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Girlschool: the story of metal’s original riot girls

Girlschool
(Image credit: Fin Costello/Redferns)

Even by the standards of the 70s and early 80s, the New Wave Of British Heavy Metal was a bastion of ladhood. From Iron Maiden, Saxon and Venom down to such long-forgotten, semi- mythical bands as Vardis, Dedringer and Ethel The Frog, it was one giant, Spandex-clad sausage fest. The note pinned to the clubhouse door was clear: No Girls Allowed.

“Rubbish,” argues Kim McAuliffe, guitarist and singer with Girlschool. “There were a lot of boys in bands, but they never made us feel uncomfortable. We’d have kicked their arses if they did.”

More than 40 years after they formed, Girlschool don’t get enough credit for who they were and what they did. The first notable all-female metal band, they weren’t so much the antidote to the testosterone clogging up the air during that period as the sound of a band levelling the playing field. Their debut album, 1980’s Demolition, was one of the great records of the era – a blast of punk-infused heavy metal that stands toe to toe with the classics.

“They were bloody brilliant,” Motörhead guitarist Fast Eddie Clarke, whose band adopted Girlschool as their kid sisters, told Metal Hammer in 2017. “They put paid to that bollocks about ‘girls can’t rock.’ They rocked better than anybody else.”

Metal Hammer line break

Lloyds Bank in Wandsworth, South London, was an unlikely ground zero for a musical revolution. It was 1977, and Kim was working behind the counter and dreaming of stardom. 

“I was supposed to stay on at school and do my A-levels, but I really wanted to be in a band,” she says. “My dad said, ‘I’ll lend you the money to get a guitar, but you have to get a job to pay me back.”

Then, as now, Kim was down-to-earth, unpretentious and South London through and through. She’d grown up on glam rock and Black Sabbath and Deep Purple. If they could do it, she figured, why can’t we?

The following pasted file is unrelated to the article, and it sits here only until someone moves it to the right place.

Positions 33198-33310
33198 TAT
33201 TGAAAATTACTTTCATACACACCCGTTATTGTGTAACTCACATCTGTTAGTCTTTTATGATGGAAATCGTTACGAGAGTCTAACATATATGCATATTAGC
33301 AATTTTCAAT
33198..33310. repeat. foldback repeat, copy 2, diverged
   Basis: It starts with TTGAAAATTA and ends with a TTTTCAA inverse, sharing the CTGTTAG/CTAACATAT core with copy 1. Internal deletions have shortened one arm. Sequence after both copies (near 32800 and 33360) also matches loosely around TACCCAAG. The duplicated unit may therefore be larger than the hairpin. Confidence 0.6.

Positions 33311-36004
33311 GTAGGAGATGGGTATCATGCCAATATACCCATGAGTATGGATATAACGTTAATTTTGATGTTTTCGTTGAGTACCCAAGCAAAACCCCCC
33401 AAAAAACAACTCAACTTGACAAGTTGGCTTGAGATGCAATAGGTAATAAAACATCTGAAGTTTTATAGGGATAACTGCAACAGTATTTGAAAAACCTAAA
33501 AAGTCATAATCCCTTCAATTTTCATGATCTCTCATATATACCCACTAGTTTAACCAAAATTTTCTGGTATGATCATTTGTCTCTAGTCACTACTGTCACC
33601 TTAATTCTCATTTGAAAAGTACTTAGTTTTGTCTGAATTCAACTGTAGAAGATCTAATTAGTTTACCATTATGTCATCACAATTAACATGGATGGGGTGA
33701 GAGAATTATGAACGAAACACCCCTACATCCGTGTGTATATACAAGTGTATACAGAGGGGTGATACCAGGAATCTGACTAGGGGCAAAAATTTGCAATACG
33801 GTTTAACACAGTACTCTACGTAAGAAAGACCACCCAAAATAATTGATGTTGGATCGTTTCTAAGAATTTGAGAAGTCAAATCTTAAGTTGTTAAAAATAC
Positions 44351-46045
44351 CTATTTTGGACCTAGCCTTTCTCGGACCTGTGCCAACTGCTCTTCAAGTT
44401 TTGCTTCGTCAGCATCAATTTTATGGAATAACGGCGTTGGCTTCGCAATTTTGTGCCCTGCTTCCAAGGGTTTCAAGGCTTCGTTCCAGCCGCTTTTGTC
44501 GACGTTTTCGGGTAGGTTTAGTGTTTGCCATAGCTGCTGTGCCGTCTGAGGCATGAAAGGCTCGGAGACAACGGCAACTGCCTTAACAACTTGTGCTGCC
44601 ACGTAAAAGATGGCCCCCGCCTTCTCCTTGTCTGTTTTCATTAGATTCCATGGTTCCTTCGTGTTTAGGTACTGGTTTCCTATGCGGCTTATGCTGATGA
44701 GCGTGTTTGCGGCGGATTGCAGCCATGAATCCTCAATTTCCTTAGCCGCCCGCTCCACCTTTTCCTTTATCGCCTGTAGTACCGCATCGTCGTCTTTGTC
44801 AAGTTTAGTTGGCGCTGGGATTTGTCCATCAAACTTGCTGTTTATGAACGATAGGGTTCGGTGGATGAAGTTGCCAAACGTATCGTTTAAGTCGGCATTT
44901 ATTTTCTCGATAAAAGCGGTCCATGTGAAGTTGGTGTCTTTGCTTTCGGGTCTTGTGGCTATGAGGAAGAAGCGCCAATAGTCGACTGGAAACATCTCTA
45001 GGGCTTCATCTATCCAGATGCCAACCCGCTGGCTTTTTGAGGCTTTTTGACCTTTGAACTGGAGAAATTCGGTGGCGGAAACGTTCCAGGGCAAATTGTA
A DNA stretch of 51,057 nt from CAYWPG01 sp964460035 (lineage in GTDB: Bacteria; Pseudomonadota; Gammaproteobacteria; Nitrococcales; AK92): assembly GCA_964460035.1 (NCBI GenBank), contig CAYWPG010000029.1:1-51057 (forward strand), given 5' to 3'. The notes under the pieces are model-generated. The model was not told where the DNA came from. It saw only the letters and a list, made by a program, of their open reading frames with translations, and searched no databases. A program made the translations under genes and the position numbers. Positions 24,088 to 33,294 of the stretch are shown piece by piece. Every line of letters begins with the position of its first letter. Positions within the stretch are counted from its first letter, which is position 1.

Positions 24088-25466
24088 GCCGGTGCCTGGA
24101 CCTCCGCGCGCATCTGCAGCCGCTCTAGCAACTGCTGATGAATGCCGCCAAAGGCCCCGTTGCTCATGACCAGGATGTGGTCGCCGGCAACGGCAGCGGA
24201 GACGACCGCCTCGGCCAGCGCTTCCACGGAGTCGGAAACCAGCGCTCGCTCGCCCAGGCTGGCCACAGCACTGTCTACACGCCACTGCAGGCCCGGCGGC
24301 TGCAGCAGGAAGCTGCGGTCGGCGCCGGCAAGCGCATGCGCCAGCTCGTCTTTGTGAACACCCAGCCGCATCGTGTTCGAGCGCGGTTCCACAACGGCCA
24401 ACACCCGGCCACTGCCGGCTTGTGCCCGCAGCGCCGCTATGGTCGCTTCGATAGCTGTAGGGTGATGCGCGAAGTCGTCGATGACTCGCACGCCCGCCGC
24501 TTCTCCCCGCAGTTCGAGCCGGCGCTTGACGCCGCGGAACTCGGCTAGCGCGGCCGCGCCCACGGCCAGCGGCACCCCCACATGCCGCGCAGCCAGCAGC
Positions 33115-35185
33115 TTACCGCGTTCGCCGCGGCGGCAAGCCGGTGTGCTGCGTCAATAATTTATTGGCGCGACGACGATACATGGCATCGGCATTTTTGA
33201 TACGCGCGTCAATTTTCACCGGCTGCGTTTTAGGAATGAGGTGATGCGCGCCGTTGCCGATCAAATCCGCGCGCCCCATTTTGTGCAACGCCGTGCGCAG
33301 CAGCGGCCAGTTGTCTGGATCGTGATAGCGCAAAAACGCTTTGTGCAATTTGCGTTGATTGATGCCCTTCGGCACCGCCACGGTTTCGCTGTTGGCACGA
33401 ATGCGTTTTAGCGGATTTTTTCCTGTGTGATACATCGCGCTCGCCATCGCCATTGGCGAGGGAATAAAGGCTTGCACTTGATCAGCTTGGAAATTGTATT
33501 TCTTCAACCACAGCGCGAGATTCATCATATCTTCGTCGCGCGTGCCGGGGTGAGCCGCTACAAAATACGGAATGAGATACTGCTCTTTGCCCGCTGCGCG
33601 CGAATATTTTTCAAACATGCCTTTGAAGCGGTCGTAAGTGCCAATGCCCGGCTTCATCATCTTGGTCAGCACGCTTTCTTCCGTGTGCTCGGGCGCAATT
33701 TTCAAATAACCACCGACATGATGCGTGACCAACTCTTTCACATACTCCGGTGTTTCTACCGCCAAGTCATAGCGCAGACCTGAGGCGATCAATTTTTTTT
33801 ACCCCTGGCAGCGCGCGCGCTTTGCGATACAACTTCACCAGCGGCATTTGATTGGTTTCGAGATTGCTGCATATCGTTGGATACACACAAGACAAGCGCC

Together with bassist and school friend Enid Williams, she formed a covers band, Painted Lady. By 1978, they’d jettisoned most of the covers and changed their name to Girlschool. “We decided we wanted to take it seriously,” she says. 

The pair recruited drummer Denise Dufort and guitarist Kelly Johnson. “Kelly was one of those bloody infuriating people that everybody loved,” says Kim. “She didn’t say a bad word about anybody. She was such a joy to be with – people fell in love with her instantly.”

They made their debut at the White Lion pub in Putney, West London, in April 1978, and instantly stood out on the London pub circuit. A band featuring four women was unique at the time, though it was a result of necessity rather than design. The late 70s rock scene was hardly the most diverse or inclusive environment.

“We turned out to be a girl band because no boys wanted to play with us,” says Kim. “They didn’t want girls in the band, so the only way we could do something was to find likeminded girls. Then we realised that was quite a good thing.”

Girlschool arrived at a perfect time. Punk had taken hold, dispensing with the old order in the process and democratising music. Suddenly, you didn’t have to be a virtuoso to be in a band.

“Punk was great,” says Kim. “Anyone could get up and have a go. And some of the music was brilliant. Our favourite album for putting on before we went out was the Sex Pistols’ Never Mind The Bollocks.”

Punk wasn’t just the soundtrack to nights on the town – it was responsible for giving Girlschool a leg-up. Energised by the scene’s DIY spirit, a friend of the band had set up his own label and offered to release their debut single, the exuberant Take It All Away.

“We thought it’d be glamorous, but we ended up recording it one dingy afternoon in a basement in Soho,” laughs Kim. “We knocked it out, and as we came out into the daylight, John Peel was at the top of the stairs. He saw four bedraggled girls coming out, and we started chatting.”

Peel was an influential Radio One DJ and a champion of underground music. He began playing Take It All Away on his show, instantly raising Girlschool’s profile. One person who heard the single was Motörhead frontman Lemmy

“Oh, Lem loved them,” said Fast Eddie Clarke. “He was into anything fast and exciting and noisy. And they could play their instruments, unlike the fucking punks.”

Kim got word that the great man himself had requested an audience with them. She got hold of a 12-inch single of the song Motörhead to see what they could expect.

“We put it on and we couldn’t believe it: ‘Bloody hell, it’s a bit like us!’ Then we saw the photo of them and went, ‘Oh god, what are they gonna be like?’ We didn’t know what to think.”

Motörhead took Girlschool under their wing, offering them the support slot on 1979’s break- through Overkill tour. But this wasn’t an example of older guys patronising a bunch of younger women – Lemmy took pains to treat the band as equals. “He had a reputation as a hellraiser,” says Kim. “And he was! But he was always an absolute gentleman to us. And he never talked down to us.”